Victor Wembanyama heading to Las Vegas as Spurs rookie ‘can’t wait’ for Summer League

There are just some tickets that are hard to get in Las Vegas. Like Adele, for example. Or Garth Brooks. Or U2, which starts a residency there this fall.

And now, add Wemby to that list.

Victor Wembanyama’s debut at NBA Summer League is Friday night — and it’s sold out. All 17,500 tickets that were available for Day 1 of the 11-day series of games on the campus of UNLV were gone by sometime Wednesday, largely because of the debut of the 7-foot-3 rookie who will be playing his first game in a San Antonio Spurs uniform.

"It’s going to be intense," Wembanyama said. "I can’t wait to wear that Spurs jersey for a first time."

The plan, as of now: He’ll play "at least one or two games" in Vegas, Wembanyama said. That means he’ll play Friday against Charlotte (and No. 2 pick Brandon Miller) and likely again Sunday against Portland (and No. 3 pick Scoot Henderson). He’s got appearances to make as well — Wembanyama is one of the headline attractions at the inaugural NBA Con event that starts Friday; he’ll be part of the Saturday unveiling of the new in-season tournament alongside Commissioner Adam Silver, and he’ll have an on-stage conversation with Kareem Abdul-Jabbar in a session called "Exploring the Evolution of Basketball."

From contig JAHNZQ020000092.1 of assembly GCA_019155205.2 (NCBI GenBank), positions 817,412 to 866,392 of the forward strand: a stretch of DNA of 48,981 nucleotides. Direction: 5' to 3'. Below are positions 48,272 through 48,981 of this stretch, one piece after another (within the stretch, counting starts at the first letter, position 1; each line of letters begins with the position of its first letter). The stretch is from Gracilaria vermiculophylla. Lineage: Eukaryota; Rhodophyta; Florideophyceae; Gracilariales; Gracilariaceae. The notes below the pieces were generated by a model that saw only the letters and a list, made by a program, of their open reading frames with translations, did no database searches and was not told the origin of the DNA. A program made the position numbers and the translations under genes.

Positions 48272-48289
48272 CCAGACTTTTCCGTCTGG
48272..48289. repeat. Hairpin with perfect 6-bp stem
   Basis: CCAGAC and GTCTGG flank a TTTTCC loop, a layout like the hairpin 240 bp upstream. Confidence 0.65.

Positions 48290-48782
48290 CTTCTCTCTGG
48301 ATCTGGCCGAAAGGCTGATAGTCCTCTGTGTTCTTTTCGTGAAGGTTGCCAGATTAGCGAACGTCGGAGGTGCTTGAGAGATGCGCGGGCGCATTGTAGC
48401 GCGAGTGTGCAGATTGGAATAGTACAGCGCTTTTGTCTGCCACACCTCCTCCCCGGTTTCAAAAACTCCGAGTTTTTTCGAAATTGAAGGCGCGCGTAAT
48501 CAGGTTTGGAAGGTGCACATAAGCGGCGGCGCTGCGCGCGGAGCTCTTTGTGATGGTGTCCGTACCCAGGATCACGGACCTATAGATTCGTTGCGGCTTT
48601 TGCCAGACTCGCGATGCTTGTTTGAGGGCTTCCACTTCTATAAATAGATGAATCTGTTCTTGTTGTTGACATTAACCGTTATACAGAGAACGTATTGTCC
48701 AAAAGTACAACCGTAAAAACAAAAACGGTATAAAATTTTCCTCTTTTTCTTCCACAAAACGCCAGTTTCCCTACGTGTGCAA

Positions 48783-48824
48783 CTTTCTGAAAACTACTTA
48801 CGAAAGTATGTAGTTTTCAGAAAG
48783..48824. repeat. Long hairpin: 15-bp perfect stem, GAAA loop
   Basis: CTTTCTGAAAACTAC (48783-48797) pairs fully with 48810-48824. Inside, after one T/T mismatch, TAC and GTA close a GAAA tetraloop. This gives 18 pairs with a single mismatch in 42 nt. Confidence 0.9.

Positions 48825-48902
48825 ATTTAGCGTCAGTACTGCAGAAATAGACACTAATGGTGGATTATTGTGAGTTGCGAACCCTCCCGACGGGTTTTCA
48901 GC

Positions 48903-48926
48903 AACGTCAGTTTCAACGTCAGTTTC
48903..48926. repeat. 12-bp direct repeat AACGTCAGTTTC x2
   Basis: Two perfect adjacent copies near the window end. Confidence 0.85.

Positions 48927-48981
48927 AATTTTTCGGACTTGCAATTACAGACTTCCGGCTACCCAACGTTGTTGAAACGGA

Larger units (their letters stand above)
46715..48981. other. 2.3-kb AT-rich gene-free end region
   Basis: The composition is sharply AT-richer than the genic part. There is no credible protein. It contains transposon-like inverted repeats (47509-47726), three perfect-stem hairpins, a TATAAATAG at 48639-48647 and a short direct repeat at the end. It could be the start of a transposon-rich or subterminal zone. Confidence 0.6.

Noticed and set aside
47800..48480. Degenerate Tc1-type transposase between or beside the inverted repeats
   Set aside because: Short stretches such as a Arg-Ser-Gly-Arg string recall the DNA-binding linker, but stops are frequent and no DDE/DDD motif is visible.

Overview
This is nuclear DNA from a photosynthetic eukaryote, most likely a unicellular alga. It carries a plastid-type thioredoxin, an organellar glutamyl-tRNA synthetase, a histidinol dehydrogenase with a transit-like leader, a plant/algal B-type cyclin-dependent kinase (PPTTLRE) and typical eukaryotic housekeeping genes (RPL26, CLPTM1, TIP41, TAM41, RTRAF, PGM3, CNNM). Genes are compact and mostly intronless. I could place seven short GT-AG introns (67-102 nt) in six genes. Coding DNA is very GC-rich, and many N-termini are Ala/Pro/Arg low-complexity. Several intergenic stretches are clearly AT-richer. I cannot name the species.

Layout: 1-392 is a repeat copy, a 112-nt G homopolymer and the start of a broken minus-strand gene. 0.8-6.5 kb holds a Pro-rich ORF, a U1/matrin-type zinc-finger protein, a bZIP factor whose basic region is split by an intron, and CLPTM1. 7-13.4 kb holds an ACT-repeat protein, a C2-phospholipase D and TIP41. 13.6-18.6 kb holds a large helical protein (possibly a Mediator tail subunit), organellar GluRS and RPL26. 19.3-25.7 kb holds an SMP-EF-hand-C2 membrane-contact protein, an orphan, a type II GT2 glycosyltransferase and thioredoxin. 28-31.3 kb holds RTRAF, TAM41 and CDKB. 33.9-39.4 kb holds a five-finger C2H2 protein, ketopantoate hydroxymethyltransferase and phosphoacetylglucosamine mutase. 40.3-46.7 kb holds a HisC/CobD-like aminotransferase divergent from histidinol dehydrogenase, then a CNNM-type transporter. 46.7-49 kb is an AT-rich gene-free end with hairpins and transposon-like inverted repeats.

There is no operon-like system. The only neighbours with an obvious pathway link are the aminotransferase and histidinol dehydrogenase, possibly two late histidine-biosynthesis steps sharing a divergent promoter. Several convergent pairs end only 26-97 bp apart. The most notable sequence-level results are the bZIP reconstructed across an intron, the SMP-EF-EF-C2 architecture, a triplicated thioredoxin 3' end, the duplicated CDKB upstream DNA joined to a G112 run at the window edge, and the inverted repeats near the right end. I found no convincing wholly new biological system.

Welcome to the NBA, Wemby. People have been waiting.

Tickets aren’t just gone — this is only the fifth sellout of Summer League in Las Vegas, the NBA said — but they’re also soaring on the secondary resale markets. Vivid Seats, a resale ticket marketplace, said its data shows the average cost of a ticket for Friday was $96; that would top the record of $86 set on opening night in 2019, when Zion Williamson made his debut for the New Orleans Pelicans.

Spurs Summer League coach Matt Nielsen hadn’t heard that Friday was sold out; he was told after San Antonio finished its two-game stay at the California Classic summer league in Sacramento before flying to Las Vegas on Wednesday night.

"It’s probably not the biggest surprise," Nielsen said.

The growth of Summer League in Las Vegas is well-chronicled. The inaugural event in 2004 drew six teams playing a total of 13 games, and it seems as though the spectacle has grown almost annually since. It’s now an unofficial leaguewide meeting for anyone with ties to the NBA; most coaches show up, hundreds of players show up — many will be courtside for Wembanyama’s debut on Friday – and the final days of Summer League this year just happens to coincide with the WNBA All-Star weekend in Las Vegas.

"It’s grown tremendously and it’s a bit of basketball magic in a bottle," said Kelly Flatow, the NBA’s executive vice president of global events. "We liken it to three key ingredients — incredible passion of the rookies, free agents that are all working to get a permanent spot on a team, and incredible energy of the fans. It seems so many fans that come back every year that make this a bit of a pilgrimage. And they visit from not just the U.S. but from all over the world."

That seems especially true this year; NBA data shows that 98% of fans who purchased tickets through NBA Experiences for Summer League live outside of Nevada, and 13% live outside the U.S.

Reporting by The Associated Press.